Today is part 2 of our visit to the Sarah P. Duke Gardens in Durham, North Carolina, with Teresa Watkins.
Birdhouses in the gardens
Vegetable gardens with the fire of fall foliage behind them
Huge, beautiful, yellow chrysanthemums with Japanese maple (Acer palmatum, Zones 5–9) foliage behind them beginning to color up
Chrysanthemums are incredibly variable. This simple daisy form shows off the dramatic coloring of the petals beautifully.
There is a fascinating combination of colors in this mum. Often we think of mums as just the standard, slightly boring, cushion mums sold everywhere potted for a fall display, but they are one of the oldest cultivated flowers, with an incredibly long history of breeding and display in Asia. Many varieties can develop huge, intricate blooms that are anything but common.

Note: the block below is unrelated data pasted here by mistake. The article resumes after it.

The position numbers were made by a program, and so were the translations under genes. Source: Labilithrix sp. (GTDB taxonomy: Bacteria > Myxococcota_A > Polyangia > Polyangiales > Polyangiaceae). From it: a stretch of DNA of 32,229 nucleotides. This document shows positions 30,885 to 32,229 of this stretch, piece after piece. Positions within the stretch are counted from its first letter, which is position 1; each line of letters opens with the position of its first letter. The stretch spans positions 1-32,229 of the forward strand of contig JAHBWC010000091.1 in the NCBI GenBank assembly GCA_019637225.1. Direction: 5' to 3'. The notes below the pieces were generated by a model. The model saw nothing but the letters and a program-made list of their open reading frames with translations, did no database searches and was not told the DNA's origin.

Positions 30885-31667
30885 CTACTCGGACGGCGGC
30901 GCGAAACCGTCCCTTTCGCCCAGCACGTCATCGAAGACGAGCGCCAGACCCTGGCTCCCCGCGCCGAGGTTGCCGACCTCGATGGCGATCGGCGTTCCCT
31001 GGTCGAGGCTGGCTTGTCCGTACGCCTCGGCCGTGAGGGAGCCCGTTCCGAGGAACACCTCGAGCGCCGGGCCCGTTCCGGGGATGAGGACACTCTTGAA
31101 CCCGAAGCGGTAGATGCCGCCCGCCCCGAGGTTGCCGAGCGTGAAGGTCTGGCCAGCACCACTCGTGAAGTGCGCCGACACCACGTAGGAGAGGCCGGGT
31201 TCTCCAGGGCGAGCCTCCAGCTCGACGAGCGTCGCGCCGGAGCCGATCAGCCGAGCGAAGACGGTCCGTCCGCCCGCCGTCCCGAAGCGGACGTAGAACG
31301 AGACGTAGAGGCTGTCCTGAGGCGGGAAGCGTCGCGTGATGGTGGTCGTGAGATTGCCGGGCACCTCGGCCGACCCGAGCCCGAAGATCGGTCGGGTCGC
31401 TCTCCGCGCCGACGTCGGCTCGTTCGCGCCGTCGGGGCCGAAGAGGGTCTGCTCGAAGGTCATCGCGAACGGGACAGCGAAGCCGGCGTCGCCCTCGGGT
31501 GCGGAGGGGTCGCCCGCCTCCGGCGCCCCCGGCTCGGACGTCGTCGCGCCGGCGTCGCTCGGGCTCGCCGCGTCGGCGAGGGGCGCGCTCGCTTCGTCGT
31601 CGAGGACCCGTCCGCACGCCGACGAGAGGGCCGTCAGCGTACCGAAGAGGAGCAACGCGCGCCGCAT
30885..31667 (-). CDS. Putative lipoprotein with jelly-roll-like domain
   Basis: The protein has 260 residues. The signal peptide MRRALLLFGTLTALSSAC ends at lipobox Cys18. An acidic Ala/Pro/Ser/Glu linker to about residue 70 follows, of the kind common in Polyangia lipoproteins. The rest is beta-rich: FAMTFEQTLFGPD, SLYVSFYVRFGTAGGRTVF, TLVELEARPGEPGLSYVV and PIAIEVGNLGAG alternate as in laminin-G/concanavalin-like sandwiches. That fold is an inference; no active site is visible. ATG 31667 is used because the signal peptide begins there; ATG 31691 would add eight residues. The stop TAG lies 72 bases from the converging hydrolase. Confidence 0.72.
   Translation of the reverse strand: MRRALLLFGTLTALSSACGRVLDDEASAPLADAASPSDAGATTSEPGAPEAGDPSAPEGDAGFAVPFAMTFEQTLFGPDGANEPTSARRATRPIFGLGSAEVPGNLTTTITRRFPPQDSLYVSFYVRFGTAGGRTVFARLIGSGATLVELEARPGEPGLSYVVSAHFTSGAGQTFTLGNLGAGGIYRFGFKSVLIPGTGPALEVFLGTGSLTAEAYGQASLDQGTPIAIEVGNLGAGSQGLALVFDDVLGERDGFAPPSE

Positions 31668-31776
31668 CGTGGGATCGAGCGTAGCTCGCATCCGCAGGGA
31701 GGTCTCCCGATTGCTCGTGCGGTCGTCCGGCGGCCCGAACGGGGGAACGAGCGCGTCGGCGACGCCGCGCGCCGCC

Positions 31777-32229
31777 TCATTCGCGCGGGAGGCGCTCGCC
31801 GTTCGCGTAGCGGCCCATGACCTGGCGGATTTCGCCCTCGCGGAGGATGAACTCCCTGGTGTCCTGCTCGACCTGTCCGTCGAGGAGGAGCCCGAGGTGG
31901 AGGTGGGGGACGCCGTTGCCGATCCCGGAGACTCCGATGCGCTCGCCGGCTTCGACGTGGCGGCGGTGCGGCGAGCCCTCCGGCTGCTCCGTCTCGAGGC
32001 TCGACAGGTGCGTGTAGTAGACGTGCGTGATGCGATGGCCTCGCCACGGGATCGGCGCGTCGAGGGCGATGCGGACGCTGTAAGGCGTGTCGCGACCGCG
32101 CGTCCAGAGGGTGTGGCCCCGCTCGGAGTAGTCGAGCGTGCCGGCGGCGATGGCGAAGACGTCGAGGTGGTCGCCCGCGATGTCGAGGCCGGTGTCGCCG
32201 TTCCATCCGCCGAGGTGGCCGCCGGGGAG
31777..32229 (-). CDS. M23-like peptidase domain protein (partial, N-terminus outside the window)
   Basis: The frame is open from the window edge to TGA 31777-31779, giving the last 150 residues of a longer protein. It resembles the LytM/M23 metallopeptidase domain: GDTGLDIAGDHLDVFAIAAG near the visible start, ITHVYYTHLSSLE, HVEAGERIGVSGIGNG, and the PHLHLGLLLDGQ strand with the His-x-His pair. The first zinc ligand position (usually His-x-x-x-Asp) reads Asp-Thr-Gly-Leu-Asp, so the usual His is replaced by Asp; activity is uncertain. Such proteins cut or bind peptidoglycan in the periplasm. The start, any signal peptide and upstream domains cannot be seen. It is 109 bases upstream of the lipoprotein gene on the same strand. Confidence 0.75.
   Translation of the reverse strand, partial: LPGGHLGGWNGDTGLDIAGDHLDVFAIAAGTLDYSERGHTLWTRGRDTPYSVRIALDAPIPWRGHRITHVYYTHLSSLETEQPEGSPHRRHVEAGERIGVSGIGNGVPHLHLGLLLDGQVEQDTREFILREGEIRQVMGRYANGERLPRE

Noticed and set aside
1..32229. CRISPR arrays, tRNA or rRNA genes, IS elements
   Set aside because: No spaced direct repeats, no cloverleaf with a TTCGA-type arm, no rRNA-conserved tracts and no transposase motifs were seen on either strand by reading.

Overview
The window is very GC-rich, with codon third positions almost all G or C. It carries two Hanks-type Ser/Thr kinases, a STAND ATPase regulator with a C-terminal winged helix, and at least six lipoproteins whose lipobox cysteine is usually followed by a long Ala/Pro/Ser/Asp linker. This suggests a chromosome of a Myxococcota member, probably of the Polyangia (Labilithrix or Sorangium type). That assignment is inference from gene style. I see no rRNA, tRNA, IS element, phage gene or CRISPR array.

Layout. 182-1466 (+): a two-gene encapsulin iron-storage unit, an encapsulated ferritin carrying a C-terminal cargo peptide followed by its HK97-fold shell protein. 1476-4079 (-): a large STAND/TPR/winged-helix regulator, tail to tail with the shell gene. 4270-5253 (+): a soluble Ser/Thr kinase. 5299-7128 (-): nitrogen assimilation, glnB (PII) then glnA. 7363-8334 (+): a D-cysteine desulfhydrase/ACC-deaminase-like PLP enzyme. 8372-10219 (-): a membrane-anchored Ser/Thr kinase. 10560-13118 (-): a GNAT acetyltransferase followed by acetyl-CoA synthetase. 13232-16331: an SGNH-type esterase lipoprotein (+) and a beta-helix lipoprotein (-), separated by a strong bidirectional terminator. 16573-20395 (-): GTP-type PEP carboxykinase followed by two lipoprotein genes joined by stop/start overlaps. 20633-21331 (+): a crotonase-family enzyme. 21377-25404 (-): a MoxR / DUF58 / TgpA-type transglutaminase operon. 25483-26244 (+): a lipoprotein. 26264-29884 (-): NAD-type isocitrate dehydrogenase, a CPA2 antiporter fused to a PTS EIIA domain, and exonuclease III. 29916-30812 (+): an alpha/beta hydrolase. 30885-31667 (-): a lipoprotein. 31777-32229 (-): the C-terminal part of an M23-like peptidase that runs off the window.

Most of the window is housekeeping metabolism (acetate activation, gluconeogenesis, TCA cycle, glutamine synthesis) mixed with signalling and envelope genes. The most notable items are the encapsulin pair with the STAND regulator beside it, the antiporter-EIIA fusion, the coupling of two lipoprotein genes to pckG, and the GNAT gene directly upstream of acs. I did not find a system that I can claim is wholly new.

To display the huge, unusual flowers of these spider-form chrysanthemums to their highest potential, each plant is carefully pruned, each stem is staked, and many of the flower buds are removed so the flowers that do develop grow large and perfect.
These pure white mums offer such a fresh color against the ruddy colors of fall.
This form is called incurve, with each petal rolling in to make a nearly spherical bloom.
Narrow, rolled petals give this mum an airy, unusual look.